TO BE IN THE DOLDRUMS (or not to be, that is the question).
. . . in the doldrums (overseas stocks are in the doldrums): inactive, quiet, slow, slack, sluggish, stagnant.
Is being in the doldrums an act of will, like a temper tantrum gone on too long? Is it an ‘I will not write, you can’t make me’, sort of thing? Or is it something beyond control, like overseas stocks.
I don’t know anything about stocks, overseas or not, I do know that February brings on the doldrums in me. ‘Fantods’ was how David Foster Wallace referred to the feeling, though he usually placed, before fantods, an adjective which escapes me now.
nounN. Amer. informal
a state or attack of uneasiness or unreasonableness: the mumbo-jumbo gave me the fantods.
Maybe the word was galloping, like in consumption. I know it wasn’t, but it sounds good.
February gives me the galloping fantodish doldrums.
I have ideas for stories the plots of which are not to be found. I have characters for which no story is available. I have plots that have no arc, arcs that sag, lines with no one to speak them, premises with no promise, settings with no descriptors and worst of all , an inclination to recline with a glass of wine and forget that I ever took up the silly business of writing.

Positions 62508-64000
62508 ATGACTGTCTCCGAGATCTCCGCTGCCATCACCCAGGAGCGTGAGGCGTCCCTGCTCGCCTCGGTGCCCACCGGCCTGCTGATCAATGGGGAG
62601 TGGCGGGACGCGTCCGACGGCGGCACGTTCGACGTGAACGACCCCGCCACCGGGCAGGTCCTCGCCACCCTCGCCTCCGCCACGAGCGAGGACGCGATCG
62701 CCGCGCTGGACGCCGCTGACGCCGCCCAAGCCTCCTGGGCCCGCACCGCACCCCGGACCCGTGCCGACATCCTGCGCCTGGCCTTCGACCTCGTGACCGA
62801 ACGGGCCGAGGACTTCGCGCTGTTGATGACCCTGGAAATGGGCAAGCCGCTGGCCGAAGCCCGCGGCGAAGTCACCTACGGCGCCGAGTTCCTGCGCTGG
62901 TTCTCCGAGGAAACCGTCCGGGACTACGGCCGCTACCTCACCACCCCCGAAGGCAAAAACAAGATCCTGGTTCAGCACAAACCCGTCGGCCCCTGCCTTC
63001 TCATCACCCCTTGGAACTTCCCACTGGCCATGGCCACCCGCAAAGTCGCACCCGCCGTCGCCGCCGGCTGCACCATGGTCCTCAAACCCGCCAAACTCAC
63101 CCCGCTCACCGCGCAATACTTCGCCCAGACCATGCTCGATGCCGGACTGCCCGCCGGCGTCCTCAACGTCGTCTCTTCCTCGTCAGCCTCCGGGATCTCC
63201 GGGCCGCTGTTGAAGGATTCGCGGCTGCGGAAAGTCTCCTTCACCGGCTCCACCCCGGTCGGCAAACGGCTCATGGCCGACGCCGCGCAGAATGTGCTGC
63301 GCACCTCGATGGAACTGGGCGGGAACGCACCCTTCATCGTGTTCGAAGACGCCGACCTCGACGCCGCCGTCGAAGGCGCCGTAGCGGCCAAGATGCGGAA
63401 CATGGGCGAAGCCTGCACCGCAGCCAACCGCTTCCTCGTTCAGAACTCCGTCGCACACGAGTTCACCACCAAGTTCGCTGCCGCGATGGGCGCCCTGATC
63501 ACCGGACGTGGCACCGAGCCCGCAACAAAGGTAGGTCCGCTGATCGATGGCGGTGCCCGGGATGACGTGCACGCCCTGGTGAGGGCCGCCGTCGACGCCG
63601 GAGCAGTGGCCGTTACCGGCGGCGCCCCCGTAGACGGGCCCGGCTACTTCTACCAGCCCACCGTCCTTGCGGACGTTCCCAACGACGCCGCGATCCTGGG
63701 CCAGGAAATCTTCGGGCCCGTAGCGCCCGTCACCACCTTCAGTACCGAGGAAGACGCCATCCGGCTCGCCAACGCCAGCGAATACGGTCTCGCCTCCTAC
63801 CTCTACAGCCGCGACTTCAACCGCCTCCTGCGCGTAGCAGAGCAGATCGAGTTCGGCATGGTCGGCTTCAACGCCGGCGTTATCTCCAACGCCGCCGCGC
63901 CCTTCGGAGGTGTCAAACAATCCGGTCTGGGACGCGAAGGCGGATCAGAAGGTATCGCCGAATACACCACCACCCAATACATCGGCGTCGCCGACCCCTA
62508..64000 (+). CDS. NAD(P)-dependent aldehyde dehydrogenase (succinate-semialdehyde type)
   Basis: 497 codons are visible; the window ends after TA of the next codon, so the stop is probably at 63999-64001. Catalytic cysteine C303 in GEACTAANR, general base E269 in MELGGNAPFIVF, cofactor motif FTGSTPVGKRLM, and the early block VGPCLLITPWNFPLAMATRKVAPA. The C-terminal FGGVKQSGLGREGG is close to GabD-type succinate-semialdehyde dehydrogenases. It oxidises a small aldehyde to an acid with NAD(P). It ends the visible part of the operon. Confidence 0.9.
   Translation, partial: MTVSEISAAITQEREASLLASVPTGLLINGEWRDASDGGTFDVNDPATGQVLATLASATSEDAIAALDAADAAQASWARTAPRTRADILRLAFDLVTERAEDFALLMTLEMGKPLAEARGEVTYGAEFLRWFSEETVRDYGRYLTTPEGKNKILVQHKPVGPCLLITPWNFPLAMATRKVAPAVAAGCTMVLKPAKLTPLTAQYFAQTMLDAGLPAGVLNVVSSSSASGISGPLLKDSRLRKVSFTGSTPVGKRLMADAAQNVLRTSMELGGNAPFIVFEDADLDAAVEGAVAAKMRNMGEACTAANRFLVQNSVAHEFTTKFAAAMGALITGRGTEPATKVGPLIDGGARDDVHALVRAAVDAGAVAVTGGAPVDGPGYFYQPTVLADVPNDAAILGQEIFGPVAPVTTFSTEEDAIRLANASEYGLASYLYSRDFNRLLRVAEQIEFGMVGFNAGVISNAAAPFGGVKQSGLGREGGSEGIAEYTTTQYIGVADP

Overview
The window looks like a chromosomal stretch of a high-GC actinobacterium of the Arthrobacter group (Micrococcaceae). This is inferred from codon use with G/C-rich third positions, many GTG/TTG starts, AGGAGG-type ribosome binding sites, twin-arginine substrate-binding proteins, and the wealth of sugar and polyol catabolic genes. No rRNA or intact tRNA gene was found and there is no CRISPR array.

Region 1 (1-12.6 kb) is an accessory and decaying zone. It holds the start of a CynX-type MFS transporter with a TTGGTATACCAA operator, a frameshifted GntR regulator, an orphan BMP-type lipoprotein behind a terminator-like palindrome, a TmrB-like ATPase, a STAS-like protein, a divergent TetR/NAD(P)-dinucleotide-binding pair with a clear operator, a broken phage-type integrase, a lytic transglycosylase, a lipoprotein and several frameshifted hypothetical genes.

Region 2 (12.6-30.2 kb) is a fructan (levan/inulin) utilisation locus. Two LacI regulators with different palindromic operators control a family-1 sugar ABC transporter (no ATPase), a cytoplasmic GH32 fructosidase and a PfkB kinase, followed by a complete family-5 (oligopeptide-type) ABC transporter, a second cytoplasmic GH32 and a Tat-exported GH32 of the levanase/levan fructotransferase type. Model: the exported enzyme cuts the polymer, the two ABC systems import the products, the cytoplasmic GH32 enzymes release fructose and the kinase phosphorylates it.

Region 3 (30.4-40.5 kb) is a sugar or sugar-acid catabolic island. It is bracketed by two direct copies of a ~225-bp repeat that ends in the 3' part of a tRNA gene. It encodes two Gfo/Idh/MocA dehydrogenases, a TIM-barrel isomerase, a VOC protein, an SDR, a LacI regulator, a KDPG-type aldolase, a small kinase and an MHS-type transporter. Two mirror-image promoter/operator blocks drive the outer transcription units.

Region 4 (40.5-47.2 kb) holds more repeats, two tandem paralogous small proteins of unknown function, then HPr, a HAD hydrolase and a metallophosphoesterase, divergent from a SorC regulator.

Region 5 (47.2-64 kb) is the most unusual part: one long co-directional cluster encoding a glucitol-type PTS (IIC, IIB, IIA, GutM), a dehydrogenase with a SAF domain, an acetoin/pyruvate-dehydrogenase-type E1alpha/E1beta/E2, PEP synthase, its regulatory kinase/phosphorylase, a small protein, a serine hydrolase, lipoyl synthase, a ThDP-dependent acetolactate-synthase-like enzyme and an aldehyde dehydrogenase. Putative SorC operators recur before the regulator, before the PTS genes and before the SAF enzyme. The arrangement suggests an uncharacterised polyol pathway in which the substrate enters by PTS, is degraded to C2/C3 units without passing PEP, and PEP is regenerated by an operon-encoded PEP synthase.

If this condition is willful, or even an unwilling one, but one that is only a passing phase , I will be very thankful when it’s over. February’s galloping fantods and doldrums have always passed in the past, I’m sure they will pass now and in the future, but at present they are unreasonable and slow down progress. I want to write the story of a wagon ride to night, the story of how gravity really works, this story and that one, but must wait until March. And that is truly annoying.